Original hand painted production cels of King Louie, Mowgli, and a Flunky Monkey with palm frond from "The Jungle Book," 1967; Set on a lithographic background; Size - King Louie: 6 3/4" x 4", Mowgli: 4 1/4" x 3 3/4", Flunky Monkey: 6 1/2" x 3 1/2"; Cels 10 x 12"; Image 10" x 16"; Unframed.
King Louie is the king of all primates in the Indian jungle and craves nothing more than to be a man. He somehow learns that a Man-Cub (Mowgli) is in the jungle on his way to the Man Village. Louie sends his monkey minions to capture the boy, which they do bringing him to King Louie. Using the musical number "I Wanna Be Like You" and promising Mowgli that he will be able to stay in the jungle for as long as he wants; Louie asks him to reveal the secret to man's "Red Flower" (fire). This cel is from one of the most famous scenes in "The Jungle Book" film; King Louie (voiced by Louis Prima) singing "I Wanna Be Like You!"
King Louie is an original character from Walt Disney, as orangutans are not native to India (only the islands of Borneo and Sumatra in Indonesia). In addition, King Louie never existed in Rudyard Kipling's original novel and was likely named after his late voice actor, jazz singer Louis Prima. Before Louis Prima got the part, the iconic musician legend Louis Armstrong was first considered for the role. However, Prima got the role instead of Armstrong; possibly to avoid controversy that would surround casting an African American as an ape.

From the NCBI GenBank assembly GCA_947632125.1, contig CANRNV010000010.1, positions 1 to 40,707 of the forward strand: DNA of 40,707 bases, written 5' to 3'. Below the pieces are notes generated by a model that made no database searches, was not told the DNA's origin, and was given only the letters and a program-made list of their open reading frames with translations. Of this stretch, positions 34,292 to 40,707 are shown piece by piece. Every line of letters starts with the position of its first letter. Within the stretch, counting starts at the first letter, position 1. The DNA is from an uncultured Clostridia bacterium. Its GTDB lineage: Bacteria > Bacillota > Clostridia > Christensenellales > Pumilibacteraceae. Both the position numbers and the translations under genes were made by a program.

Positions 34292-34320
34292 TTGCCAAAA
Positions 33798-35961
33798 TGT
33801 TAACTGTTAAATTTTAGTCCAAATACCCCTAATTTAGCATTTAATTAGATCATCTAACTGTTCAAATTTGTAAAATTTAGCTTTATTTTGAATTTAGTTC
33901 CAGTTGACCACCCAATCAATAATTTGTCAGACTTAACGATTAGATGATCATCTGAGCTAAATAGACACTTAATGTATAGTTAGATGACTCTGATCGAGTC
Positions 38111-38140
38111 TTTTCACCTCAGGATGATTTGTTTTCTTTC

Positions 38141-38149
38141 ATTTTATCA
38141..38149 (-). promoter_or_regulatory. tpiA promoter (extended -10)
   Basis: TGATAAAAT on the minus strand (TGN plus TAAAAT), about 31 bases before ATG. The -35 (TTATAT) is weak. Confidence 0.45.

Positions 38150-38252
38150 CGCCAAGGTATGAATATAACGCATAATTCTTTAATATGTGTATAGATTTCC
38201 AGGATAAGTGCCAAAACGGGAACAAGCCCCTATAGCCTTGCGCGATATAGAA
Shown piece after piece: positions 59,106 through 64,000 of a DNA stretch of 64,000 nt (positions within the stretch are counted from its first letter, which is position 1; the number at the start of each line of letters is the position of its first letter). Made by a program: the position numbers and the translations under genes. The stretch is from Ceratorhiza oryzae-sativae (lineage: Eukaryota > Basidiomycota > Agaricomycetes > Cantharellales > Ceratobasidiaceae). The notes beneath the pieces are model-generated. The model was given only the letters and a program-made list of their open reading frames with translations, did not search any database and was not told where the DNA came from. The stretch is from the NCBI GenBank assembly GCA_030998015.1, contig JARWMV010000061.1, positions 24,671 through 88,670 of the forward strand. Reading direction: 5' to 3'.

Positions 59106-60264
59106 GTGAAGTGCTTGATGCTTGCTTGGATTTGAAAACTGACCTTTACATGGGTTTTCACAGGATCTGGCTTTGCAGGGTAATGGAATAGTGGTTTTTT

The Flunky Monkey (beautifully animated by Frank Thomas) is one of King Louie's monkey henchman that, while carrying a palm frond, tries to upstage King Louie (voiced by Louie Prima) during his performance of "I Wanna Be Like You."
Close up of the King Louie cel.
Wolfgang Reitherman began working for Walt Disney in 1934, along with future Disney legends Ward Kimball and Milt Kahl. Reitherman worked on various Disney feature films produced from 1937 to 1981, including "Snow White and the Seven Dwarfs" (animating the Slave in the Magic Mirror) up to "The Fox and the Hound," where he was the co-producer. Beginning with 1961's "One Hundred and One Dalmatians," "Woolie", as he was called by friends, served as Disney's chief animation director. In addition to "101 Dalmatians," Reitherman directed "The Sword in the Stone" (1963), "The Jungle Book" (1967), "The Aristocats" (1970), "Robin Hood" (1973) and "The Rescuers" (1977).
Close up of the Flunky Monkey with palm frond cel.
One of Reitherman's productions, the 1968 short "Winnie the Pooh and the Blustery Day," won the Academy Award for Best Animated Short Film. In addition, all three of Reitherman's sons — Bruce, Richard, and Robert provided voices for Disney characters, including Mowgli in "The Jungle Book," Christopher Robin in "Winnie the Pooh and the Honey Tree," and Wart in "The Sword in the Stone." Not only did Bruce Reitherman provided the voice of Mowgli in "The Jungle Book," but he also acted out certain scenes as live action reference for the animators. The character of Mowgli was animated by quite a few animators, however Milt Kahl set the final design and the majority of Mowgli's scenes were animated by Frank Thomas and Ollie Johnston.
Close up of the Mowgli cel.
This is a wonderful three cel setup of King Louie, Mowgli - the Man Cub, and a King Louie Flunky Monkey who is carrying a palm frond. Louie is dancing during his performance of "I Wanna Be Like You," and the image of Mowgli is full figure with his mouth and eyes open.